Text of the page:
On Tuesday 9th February, I attended the All Party Parliamentary Group (APPG) on Financial Education for Young People. This was the first evidence session of the group’s inquiry into the impact and effectiveness of financial education in primary and secondary schools across the UK. In 2013 it became a requirement for schools to provide financial education to pupils. The experts included a representative from Young Enterprise, the CEO of MyBnk and the CEO of The Money Charity.
Young Enterprise conducted research which found that delivering maths lessons in the content of financial education had a positive impact on attainment, seeing a 26% improvement in results. They explained that the positive correlation was because it made it easier for pupils to understand the context and language used as applicable to real life situations. The committee heard recommendations that there should be more done to try and leverage technology with young people in financial education and that the subject should be examined and assessed in schools and colleges.
We want to see how charitable giving can be incorporated into this provision of financial education. MyBnk include charitable giving to a limited degree within their ‘Spend, Save, Share’ module, which gives pupils the choice about how they use money. The Money Charity CEO said that they include charitable giving as a budgetary option when exploring how to budget but that there is not much scope for exploring giving beyond that level in the current programme. Steve and I met Young Enterprise to hear how they incorporate charitable giving into their financial education programme and what more can be done to make charitable giving more of a cultural norm for young people.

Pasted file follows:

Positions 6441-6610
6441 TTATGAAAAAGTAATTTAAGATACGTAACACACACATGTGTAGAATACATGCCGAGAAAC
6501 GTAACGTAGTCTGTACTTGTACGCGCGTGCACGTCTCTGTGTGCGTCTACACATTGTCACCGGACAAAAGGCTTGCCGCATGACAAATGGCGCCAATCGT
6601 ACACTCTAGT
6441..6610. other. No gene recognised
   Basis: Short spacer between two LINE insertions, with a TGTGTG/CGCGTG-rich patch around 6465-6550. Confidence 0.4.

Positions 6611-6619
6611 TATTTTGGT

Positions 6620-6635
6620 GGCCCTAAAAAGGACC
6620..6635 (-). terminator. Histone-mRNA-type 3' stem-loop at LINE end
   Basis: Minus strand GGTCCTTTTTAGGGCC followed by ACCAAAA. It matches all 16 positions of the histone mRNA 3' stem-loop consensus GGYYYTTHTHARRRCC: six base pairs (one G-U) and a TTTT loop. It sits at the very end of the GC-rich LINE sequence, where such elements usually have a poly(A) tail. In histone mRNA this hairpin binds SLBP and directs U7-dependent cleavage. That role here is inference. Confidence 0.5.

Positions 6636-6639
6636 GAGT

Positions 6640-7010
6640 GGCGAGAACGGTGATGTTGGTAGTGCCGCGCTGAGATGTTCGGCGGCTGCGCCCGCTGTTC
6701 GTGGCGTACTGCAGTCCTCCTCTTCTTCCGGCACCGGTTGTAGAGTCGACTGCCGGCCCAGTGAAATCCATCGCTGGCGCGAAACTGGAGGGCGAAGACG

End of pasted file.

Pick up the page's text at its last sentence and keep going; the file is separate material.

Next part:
I also attended the Civil Society APPG meeting, where MPs and Lords come together to ensure charity issues are heard in parliament. One of the first orders of business was to change the title of the APPG to Charities and Volunteering, since people frequently said that they didn’t know what civil society meant!
We then heard from speakers on the issues affecting small charities. There has been a sense that the bad press the charity sector is getting is due to the practices of large charities and that smaller charities are feeling the ill effects of the backlash.
There was interesting insight into the state of the small charity sector. Some key challenges for small charities were raised, including:
I raised the question about how small charities recruit trustees and more small charities can take up the opportunities to benefit from young trustees. The CEO of the Federation of Social Initiatives (FSI) Pauline Broomhead said that she has noticed lots of social media activity about young trustees and explained that the FSI matches time for trustee meetings with holidays for staff when they take up trusteeship. She also recommended that small charities use social media for recruitment of younger trustees.
We will be meeting with the Small Charities Coalition soon to discuss what opportunities there are for more small charities to diversify their trustee boards and secure their future in the charity sector by engaging with the next generation.
Posted 22 February 2016